Am Fam Physician. 2003 Nov 1;68(9):1845-1846.
Ephedrine alkaloid products, used to enhance weight loss and improve athletic performance, recently have come under scrutiny because of well-publicized adverse effects. Shekelle and colleagues searched nine databases for studies on weight loss, athletic performance, and adverse effects.
Weight loss trials were required to be at least eight weeks in duration. When possible, data were pooled for clinically similar trials. Because of the low statistical power of even the aggregate clinical trials, the authors also searched for case reports to establish the potential for causal relationships between adverse events and ephedrine products.
The authors identified five trials comparing ephedrine with placebo. The random-effects pooled estimate of the weight loss rate was 1.3 lb (0.6 kg) per month above weight loss with placebo. Of 12 trials comparing ephedrine and caffeine with placebo, the random-effects pooled estimate of the weight loss rate was 2.2 lb (1.0 kg) per month above weight loss with placebo. The pooled average percentage weight loss was 11 percent at four months. Other studies comparing ephedra with placebo or herbs containing caffeine yielded similar results.
Six trials that measured athletic performance reported no improvements using caffeine or ephedrine; when used in combination, exercise performance improved in terms of oxygen consumption, time to exhaustion, and carbohydrate consumption.
In 50 trials assessing the safety of ephedra, participants in active treatment had 2.2 to 3.6 increased odds of psychiatric symptoms, autonomic hyperactivity, upper gastrointestinal symptoms, and heart palpitations. Data were too sparse to determine dosage effects and the effects of adding caffeine. Published case reports did not contain sufficient data to make an informed judgment about adverse events. In unpublished reports, two deaths, three myocardial infarctions, nine cerebrovascular accidents, three seizures, and five psychiatric cases were associated with prior ephedra intake; similar numbers were associated with ephedrine.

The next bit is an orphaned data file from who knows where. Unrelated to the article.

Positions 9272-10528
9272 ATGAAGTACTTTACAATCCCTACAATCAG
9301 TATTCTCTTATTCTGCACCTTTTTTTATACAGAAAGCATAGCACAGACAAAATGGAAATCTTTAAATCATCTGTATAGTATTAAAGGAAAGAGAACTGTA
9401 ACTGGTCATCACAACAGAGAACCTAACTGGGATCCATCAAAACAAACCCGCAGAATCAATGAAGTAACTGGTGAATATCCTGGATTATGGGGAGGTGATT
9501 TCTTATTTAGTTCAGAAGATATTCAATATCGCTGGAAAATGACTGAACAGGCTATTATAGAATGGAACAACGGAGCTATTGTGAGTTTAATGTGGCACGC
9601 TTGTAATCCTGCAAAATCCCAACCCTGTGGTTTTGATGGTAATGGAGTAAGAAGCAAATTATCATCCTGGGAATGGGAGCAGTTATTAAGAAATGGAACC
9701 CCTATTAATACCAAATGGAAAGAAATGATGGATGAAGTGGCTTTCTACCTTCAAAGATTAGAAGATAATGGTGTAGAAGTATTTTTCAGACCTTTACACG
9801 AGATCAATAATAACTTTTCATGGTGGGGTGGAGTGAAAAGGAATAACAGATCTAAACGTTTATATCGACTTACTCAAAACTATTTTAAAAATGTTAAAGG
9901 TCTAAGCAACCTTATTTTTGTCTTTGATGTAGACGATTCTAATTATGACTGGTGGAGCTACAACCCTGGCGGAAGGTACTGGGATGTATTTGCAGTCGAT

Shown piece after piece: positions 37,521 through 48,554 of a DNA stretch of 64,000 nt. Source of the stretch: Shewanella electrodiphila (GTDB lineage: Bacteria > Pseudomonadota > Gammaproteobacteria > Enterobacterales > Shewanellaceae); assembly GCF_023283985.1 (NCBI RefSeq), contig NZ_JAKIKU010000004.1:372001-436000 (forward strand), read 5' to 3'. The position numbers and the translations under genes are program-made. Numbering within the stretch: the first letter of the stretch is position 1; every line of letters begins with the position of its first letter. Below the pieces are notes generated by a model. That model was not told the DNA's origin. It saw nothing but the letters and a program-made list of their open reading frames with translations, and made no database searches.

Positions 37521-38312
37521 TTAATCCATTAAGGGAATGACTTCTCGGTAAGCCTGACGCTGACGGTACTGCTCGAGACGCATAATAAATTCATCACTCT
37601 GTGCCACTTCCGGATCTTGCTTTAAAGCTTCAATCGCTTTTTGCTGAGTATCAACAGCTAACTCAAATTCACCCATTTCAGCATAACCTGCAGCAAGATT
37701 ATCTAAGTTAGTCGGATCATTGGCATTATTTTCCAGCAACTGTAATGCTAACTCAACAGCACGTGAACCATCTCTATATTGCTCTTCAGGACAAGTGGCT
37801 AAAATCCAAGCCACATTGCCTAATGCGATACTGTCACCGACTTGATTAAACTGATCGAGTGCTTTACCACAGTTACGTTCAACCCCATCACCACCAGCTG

The authors determined that evidence supports the efficacy of ephedra- and ephedrine-related products in promoting modest weight loss, at least in the short term, and that caffeine enhances this efficacy. Athletic performance trials were not controlled and not representative of general repeated use, so they did not lead to definitive conclusions about whether ephedrine products enhance athletic performance. Ephedrine and ephedra products are associated with a twofold to threefold risk of psychiatric symptoms, autonomic symptoms, upper gastrointestinal symptoms, and heart palpitations; caffeine may contribute to these effects. More serious adverse effects cannot be excluded, but if they occur, they are uncommon.
Shekelle PG, et al. Efficacy and safety of ephedra and ephedrine for weight loss and athletic performance. A meta-analysis. JAMA. March 26, 2003;289:1537–45.
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